UP FOR A CHALLENGE?
So, you think you’re tough physically and mentally. Prove it.
Jim Wendler came up with this challenge. Jim played football at the University of Arizona, was strength and conditioning coach at the University of Kentucky. He has a 1000 pound squat and a 2375 pound total. He’s now part of Elite Fitness Systems.
There’s no long term plan in this challenge to increase your dead lift by fifty pounds or add 3 inches to your biceps. Though the challenge is excellent for hypertrophy and for increasing muscle stamina, the main purpose is to test you mentally.
Sooner or later you’re going to have to reach the understanding that to get stronger or bigger or fitter you are going to have to face some discomfort. To accomplish anything at all in your workout you have to push yourself to get those two extra reps that count. Every set you do has to be very near, at, or even past muscle failure. If you can’t do that you are not going to reach your goal. If you are going to succeed you are going to have to learn to live with some discomfort.
The quicker you learn to handle the discomfort the quicker you’ll see gains. To learn to handle the discomfort you have to practice it. Do you think Navy Seals train in freezing water just for the entertainment of the drill sergeant? They train in harsh conditions because that’s where they usually have to perform their duties. Bad conditions are where they work.
Remember two-a-day practices in high school athletics or college athletics? Remember running the bleachers or hills for hours? As far as I know there isn’t a sport where the winner is determined by how many times they can run up and down the bleachers. But that exercise made you physically and mentally stronger. Mainly, you learned that you were physically and mentally equipped to do what needed to be done to be competitive at your sport.
That’s what challenges are about. Learning to do what you need to do to reach your goal- And to do it safely.
The exercises you’ll do in this challenge are simple. The weights you’ll use are light. But you will be tested both physically and mentally. You will be sore and you will learn what it means to be uncomfortable. And you’ll find a way to handle both.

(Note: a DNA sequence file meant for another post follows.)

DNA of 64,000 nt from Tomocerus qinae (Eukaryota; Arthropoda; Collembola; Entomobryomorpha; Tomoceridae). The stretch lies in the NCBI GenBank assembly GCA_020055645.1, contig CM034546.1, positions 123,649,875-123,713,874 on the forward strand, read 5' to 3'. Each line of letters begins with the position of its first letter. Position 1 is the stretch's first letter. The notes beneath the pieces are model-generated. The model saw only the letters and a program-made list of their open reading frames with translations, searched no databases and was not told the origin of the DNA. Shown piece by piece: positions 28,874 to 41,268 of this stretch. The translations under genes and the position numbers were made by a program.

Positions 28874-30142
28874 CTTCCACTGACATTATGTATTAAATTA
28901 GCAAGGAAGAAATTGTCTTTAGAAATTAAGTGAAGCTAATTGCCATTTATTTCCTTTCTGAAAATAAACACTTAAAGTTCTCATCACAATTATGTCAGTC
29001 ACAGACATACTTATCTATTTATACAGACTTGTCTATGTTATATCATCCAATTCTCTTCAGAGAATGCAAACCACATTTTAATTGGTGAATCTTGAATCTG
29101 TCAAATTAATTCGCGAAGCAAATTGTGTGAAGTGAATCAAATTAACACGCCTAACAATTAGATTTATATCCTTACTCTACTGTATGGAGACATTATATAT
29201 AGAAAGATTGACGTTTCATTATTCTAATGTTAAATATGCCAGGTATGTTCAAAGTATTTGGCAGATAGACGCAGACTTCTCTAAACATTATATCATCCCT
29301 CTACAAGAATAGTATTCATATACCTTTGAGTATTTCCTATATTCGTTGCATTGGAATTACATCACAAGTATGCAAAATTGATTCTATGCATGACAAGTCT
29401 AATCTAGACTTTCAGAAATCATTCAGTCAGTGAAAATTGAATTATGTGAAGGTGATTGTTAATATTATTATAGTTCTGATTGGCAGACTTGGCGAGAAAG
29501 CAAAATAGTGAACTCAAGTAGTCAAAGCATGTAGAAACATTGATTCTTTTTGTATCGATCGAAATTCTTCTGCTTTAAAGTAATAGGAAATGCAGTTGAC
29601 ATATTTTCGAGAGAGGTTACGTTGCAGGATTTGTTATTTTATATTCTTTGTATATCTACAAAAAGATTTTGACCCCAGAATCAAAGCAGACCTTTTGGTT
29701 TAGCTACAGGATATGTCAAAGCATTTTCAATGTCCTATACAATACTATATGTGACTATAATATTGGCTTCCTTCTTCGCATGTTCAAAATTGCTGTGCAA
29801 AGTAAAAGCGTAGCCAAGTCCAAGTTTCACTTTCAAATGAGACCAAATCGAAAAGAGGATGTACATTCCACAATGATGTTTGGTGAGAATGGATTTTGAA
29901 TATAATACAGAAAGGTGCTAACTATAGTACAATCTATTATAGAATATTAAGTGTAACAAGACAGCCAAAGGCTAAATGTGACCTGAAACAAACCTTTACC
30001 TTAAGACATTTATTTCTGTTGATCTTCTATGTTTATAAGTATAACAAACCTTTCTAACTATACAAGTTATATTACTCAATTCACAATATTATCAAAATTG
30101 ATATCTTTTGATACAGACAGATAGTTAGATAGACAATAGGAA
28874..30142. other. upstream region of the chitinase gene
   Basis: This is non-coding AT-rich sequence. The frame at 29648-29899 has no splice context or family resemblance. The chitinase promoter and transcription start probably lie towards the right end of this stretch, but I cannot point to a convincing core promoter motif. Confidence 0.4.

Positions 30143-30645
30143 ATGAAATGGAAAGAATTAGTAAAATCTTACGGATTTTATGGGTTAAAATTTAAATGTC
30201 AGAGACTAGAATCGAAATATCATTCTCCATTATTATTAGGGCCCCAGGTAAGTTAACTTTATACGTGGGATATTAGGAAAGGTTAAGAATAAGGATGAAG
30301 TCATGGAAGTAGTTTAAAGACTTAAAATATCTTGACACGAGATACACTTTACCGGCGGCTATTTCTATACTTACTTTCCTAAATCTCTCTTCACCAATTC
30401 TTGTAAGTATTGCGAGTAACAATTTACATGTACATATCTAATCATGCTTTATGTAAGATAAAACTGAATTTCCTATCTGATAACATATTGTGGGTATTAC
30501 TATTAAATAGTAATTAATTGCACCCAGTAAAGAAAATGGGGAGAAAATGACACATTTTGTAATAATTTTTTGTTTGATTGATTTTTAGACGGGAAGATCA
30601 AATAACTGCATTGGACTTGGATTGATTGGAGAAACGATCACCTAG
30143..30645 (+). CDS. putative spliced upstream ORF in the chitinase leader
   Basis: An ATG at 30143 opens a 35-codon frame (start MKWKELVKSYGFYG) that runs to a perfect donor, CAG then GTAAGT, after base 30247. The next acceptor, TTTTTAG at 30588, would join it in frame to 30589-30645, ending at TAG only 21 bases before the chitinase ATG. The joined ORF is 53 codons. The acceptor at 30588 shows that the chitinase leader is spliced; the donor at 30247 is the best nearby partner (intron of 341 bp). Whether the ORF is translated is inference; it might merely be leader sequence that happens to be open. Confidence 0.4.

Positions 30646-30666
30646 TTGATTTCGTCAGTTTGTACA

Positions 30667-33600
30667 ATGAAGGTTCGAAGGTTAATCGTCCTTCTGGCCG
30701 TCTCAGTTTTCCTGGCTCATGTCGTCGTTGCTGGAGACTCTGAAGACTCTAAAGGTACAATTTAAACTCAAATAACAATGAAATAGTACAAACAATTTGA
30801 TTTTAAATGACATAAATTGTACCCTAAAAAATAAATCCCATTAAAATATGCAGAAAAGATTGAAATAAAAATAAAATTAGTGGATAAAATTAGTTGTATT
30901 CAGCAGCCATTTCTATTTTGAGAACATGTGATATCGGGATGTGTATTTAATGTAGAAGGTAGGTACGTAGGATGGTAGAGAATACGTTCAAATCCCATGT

Jim’s challenge programming is a bit more complicated than what I’ve outlined here. But for the average gym rat I think starting with something simpler is the way to go in the beginning.
You can use any exercise you choose but extremely high reps with the big compound movements are not a safe choice. If you choose to substitute something other than those I suggest below I’d choose exercises that focus on any lagging body parts.
· Pick at least 4 different exercises. Two upper body and two lower body.
· Do one upper body and one lower body exercise per day on non-consecutive days (Tuesday and Thursday for example)
· Do the challenge exercises after your regular routine
· Do 100 reps of each exercise.
· Shoot for 50 reps on your first set, 25 reps on each of the second and third sets.
· Try to increase the number of reps on the first set by at least 10 on each of the subsequent weeks for six weeks. At the end of six weeks your goal should be to do all 100 reps in one set.
As I mentioned earlier, the exercises I’ve chosen are based on working muscles that are lagging and/or hard to train for most people. With single joint movements and light weights the only risk is from overuse. So don’t continue the same exercises for more than six weeks. Change them up.
Upper Back and Shoulders-Front Plate Raise Begin with 10 -25 pounds. See Video Here
Calves-Standing or seated calf raise. Begin with 25 to 35 pounds
Hamstrings-Lying leg curl-Begin with 35-50 pounds
Traps and shoulders-Karwoski Row. I can’t find a video for this move so I’ll try to describe it. It’s basically a shrug/row hybrid. Holding a bar at arm’s length against your thigh, shrug/row the bar straight up to your belly button. Hold for 1 count and return to the starting position.
You will grow if you can do this and your muscle stamina is going to shoot up. But the main benefit may be that you you’ll know what real discomfort feels like and those last two or three money reps you need to be doing on every set don’t seem so bad any more . And that’s where the real progress starts.
And yes, I’ve done the challenge and continue to do it doing 2 or 3 100 reps sets per week. But I change the exercises up often.
By the way, you’ll get some strange looks using such light weights. If you catch someone watching just start counting reps out loud 39,40,41,42……and ask them if they want to work in for a few sets.